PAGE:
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How to accept a job offer

You’ve made it to the end of your job search and you’ve managed to receive at least one offer. But the process does not stop there. What is the right approach for accepting a new job offer?


When accepting a job offer be enthusiastic and back up your verbal confirmation with a letter of acceptance.

It's really important to let the employer know that you are looking forward to working with them and will ensure you get off to a good start in the role.


You should back up your verbal confirmation with a letter of acceptance, and expect a letter of appointment in return. Make sure you get formal confirmation of your new position, including start date and time and any forms you may need to supply or complete.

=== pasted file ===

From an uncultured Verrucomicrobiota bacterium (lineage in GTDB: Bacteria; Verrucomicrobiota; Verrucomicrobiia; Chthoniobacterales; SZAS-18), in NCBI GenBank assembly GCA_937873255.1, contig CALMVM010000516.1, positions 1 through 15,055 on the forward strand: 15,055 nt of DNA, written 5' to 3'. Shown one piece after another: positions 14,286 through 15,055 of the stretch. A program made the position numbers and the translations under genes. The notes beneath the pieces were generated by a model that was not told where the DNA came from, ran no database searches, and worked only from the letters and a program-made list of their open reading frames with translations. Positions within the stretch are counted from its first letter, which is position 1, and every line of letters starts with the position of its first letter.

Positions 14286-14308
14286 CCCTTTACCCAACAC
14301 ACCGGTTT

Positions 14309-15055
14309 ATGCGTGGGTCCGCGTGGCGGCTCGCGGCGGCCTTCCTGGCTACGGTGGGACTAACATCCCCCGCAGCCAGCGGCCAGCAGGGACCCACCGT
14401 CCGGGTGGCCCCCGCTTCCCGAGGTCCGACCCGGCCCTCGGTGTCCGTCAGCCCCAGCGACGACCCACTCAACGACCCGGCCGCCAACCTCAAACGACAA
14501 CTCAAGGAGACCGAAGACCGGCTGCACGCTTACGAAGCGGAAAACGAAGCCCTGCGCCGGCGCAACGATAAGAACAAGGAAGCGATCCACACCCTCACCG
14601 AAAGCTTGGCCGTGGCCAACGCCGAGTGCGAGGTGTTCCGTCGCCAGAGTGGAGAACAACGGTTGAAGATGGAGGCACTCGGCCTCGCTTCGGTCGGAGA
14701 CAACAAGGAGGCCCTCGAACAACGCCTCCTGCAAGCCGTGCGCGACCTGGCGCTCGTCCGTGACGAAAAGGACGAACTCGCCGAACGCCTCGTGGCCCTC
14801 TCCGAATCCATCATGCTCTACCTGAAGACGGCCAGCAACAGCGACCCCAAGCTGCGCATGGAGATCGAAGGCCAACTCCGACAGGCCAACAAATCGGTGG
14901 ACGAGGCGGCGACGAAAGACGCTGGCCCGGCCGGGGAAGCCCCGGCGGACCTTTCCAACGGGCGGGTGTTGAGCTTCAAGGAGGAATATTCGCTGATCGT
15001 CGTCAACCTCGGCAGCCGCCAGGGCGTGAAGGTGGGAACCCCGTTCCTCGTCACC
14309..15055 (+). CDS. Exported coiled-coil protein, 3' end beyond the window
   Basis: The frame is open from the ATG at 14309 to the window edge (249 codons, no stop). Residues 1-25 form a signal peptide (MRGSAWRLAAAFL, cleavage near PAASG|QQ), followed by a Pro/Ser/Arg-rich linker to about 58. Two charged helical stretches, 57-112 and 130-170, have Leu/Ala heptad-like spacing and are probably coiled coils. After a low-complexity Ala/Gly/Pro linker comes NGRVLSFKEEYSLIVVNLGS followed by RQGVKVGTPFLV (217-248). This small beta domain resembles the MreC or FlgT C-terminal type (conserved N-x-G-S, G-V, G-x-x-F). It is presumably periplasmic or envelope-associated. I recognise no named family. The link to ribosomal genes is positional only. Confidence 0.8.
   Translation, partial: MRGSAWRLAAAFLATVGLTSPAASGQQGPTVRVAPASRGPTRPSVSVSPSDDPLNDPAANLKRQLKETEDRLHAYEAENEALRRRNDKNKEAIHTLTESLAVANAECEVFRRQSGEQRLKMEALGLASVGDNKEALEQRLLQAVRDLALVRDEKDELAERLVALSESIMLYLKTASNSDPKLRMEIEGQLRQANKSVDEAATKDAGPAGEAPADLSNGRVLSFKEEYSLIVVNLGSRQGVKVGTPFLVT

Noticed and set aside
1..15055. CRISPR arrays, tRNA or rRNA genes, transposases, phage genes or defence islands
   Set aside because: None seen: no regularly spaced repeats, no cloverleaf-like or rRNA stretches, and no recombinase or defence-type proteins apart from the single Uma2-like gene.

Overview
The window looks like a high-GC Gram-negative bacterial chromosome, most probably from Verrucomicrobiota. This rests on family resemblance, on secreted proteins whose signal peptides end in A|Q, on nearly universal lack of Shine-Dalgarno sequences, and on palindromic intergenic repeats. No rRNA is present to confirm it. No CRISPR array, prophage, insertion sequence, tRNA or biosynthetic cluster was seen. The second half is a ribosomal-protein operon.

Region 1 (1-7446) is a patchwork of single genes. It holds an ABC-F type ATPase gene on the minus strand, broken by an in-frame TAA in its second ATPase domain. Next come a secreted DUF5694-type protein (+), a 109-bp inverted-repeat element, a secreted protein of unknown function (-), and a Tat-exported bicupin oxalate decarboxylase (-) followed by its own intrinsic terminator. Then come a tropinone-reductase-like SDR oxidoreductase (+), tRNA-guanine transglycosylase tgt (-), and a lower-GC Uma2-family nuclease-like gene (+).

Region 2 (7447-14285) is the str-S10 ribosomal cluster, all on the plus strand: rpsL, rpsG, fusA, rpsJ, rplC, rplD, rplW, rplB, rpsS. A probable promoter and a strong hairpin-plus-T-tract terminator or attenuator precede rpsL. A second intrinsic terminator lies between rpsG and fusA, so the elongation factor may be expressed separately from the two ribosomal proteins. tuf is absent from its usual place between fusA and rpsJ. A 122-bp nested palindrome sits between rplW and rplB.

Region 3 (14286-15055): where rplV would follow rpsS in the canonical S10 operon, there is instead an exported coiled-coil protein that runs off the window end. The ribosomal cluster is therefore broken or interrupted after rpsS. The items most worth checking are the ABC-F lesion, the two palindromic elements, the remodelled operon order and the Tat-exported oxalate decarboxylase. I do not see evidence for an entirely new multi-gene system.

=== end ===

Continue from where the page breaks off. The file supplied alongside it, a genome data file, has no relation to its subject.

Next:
As soon as you accept a new job, you're morally obliged to take yourself off all job sites and notify any recruitment consultancies who may have been acting on your behalf.

Your new employer will want to ensure you start as soon as possible but it still might take a few days to get the offer letter to you. Try not to call every day for an update but make a note of when the letter should reasonably be with you and then call to follow up.

As soon as you accept a new job, you're morally obliged to take yourself off all job sites and notify any recruitment consultancies who may have been acting on your behalf. If you are on any other shortlists or have any outstanding applications, inform the companies concerned.

It goes without saying that you also need to let your current employer know you're resigning. Check the terms of your contract with them and make sure you give them adequate notice.

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